Penny Oleksiak swimming in CIS is not that far-fetched

Penny Oleksiak has had an unprecedented medal performance at age 16, which lends itself to wondering what will come next for the Canadian swimming wunderkind.

in There seems to be a need for a short explainer about the differences vis-à-vis swimming in the NCAA and swimming in CIS, which incidentally has accounted for the four Canadian swimming medals in Rio apart from Oleksiak's two individual medals, the gold in 100 free and silver in the 100 fly. The mentioned how "if the high-schooler decides to delay turning pro to attend college in the U.S., NCAA rules prohibit earning money from sport," while TSN got their informed opinion on university swimming from a Southern California-based agent who declared, "swimming CIS [Canadian Interuniversity Sport] is not the answer."

Well, at least he knew not to say "the CIS." The reporter might have wanted to mention, if not ask them about CIS, that Kylie Masse, who grabbed a bronze in 100-metre backstroke, swims for the University of Toronto. Hilary Caldwell, who also earned a backstroke bronze, is a Victoria Vikes alumna. Relay medallists Sandrine Mainville and Katerine Savard came up with the Montreal Carabins, Emily Overholt is an incoming frosh at UBC, and distance man Ryan Cochrane also swam at UVic.

Overall, seven of the nation's last nine swim medals have involved a CIS athlete, counting Cochrane's 2008 and '12 medals in 1,500 freestyle and the bronze that Brent Hayden (UBC grad) earned in London. That is a small sample, and there's a lot of benefit in going to the NCAA, too.

Fortunately for CIS, and for the sake of increasing understanding of a sport that people generally drop in on every four years (present company included), The Globe & Mail gave some play to the notion that the NCAA is not the be-all end-all.

From Susan Krashinsky:

As a carded athlete (the carding system that is managed by national sport organizations provides top contenders with financial support while training), [Oleksiak] could have some of her schooling paid for if she stayed home.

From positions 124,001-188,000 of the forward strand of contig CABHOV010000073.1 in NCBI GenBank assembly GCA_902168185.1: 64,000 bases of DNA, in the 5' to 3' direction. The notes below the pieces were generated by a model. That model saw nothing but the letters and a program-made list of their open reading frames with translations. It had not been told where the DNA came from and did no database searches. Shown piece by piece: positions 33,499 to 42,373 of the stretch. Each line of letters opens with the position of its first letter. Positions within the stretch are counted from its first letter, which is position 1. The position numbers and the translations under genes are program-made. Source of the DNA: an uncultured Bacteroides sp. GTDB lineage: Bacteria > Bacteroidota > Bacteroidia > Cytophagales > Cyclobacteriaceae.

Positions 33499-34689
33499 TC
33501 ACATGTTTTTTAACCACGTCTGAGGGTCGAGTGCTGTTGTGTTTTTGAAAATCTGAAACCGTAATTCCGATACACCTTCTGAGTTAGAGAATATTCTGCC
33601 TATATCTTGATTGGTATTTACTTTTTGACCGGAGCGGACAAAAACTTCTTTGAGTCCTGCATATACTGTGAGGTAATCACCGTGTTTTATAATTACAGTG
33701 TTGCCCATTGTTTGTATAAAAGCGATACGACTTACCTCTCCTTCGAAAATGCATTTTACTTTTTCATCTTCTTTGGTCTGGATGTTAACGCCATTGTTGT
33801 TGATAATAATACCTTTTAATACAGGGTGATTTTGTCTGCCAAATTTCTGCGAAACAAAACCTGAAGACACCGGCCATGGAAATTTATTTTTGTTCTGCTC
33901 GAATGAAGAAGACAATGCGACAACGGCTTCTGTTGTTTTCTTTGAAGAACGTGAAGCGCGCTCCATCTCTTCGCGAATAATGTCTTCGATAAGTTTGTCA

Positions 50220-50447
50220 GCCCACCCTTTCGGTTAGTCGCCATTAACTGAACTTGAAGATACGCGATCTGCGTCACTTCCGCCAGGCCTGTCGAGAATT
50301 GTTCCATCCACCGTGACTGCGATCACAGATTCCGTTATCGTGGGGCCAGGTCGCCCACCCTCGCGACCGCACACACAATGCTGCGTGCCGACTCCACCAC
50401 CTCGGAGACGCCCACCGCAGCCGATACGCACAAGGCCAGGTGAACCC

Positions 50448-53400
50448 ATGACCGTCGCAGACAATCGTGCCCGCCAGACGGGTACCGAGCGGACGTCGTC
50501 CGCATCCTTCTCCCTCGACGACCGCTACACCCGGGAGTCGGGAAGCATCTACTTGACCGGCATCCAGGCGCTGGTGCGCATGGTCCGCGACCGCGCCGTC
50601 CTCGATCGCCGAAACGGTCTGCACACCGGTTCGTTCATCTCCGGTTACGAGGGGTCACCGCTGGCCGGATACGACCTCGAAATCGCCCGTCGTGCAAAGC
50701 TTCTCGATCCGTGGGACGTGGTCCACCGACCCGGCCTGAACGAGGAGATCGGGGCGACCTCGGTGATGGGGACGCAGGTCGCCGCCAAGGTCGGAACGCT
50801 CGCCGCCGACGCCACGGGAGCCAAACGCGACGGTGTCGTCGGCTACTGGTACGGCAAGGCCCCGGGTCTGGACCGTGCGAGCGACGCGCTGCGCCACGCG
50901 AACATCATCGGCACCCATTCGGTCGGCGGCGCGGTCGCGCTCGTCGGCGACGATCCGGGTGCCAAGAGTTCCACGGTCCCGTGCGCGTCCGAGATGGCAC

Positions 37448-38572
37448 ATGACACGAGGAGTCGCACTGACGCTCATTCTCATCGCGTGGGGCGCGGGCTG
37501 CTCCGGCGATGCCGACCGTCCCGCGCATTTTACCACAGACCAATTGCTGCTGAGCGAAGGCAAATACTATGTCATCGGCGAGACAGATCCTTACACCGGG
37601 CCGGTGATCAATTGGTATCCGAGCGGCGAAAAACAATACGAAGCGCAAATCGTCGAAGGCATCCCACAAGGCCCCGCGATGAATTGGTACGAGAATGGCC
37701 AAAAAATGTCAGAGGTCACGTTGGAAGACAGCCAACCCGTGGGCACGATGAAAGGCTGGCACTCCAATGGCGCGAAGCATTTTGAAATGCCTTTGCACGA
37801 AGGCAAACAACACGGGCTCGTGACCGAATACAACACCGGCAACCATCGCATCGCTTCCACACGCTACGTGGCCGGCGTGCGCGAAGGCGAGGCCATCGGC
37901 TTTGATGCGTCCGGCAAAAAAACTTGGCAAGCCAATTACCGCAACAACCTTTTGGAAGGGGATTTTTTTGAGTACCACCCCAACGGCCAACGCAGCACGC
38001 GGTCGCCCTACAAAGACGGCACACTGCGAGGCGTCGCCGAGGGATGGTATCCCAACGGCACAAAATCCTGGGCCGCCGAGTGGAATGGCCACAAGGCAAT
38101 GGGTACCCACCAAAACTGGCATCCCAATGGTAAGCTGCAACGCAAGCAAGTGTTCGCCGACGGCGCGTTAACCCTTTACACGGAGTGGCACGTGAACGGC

“The calibre of facility, support, sports science that we have at our training centres … is beyond any NCAA option,” said Chris Wilson, director of marketing at Swimming Canada. “That wasn’t the case 10 years ago.” (Report on Business, Aug. 12)

Granted, there some spin there, but it's backed up by the results and the tight relationship between Swimming Canada and CIS. The former has four centralized training bases - the Intensive Training Program - Montreal, and High Performance Centres in Toronto, Vancouver and Victoria. The three HPCs are all on-campus at (you guessed it) U of T, UBC and UVic.

One can see the mutual benefit to the universities and the Olympic program. Another key difference is CIS uses the Olympic long-course 50-metre pool. The NCAA, bless American isolationism, uses a 25-yard pool. The expression about that is it's not NCAA swimming, it's NCAA turning.

It would be presumptuous to make any prediction about where Oleksiak, who has been training at HPC - Ontario in Toronto for two years, will go once she completes high school. Her parents Alison and Richard were NCAA athletes, and her hockey-player brother Jamie Oleksiak played in Hockey East at Northeastern during his NHL draft season in 2010-11. It would seem like a natural fit for Oleksiak to go for continuity by staying at HPC - Ontario and joining U of T's team.

The point is that one should be open to the possibility that The Decision could involve continuing on in Canada. There is much more depth in the U.S. and the NCAA, whereas in CIS the most talented swimmers are concentrated in a few programs. The NCAA has a much better image, more hero worship and there's the pull of being a Big Woman In Campus.

That said, swimmers race the clock, and being in a HPC-adjacent CIS program is the best of both worlds. The wild part which I'm not sure has been examined properly is that, among the Swimming Canada braintrust, the jury could still be out on what events should become Oleksiak's specialty swims. On a Canadian scale, we might have an analog to Usain Bolt, who disproved a long-held assumption that tall men couldn't win a 100 or 200-metre dash.

The athlete pool in Canada is smaller, but at least the actual pool is the same size as the one at the Olympics and worlds .

It's probably moot where Oleksiak goes to school anyway. She is that good.
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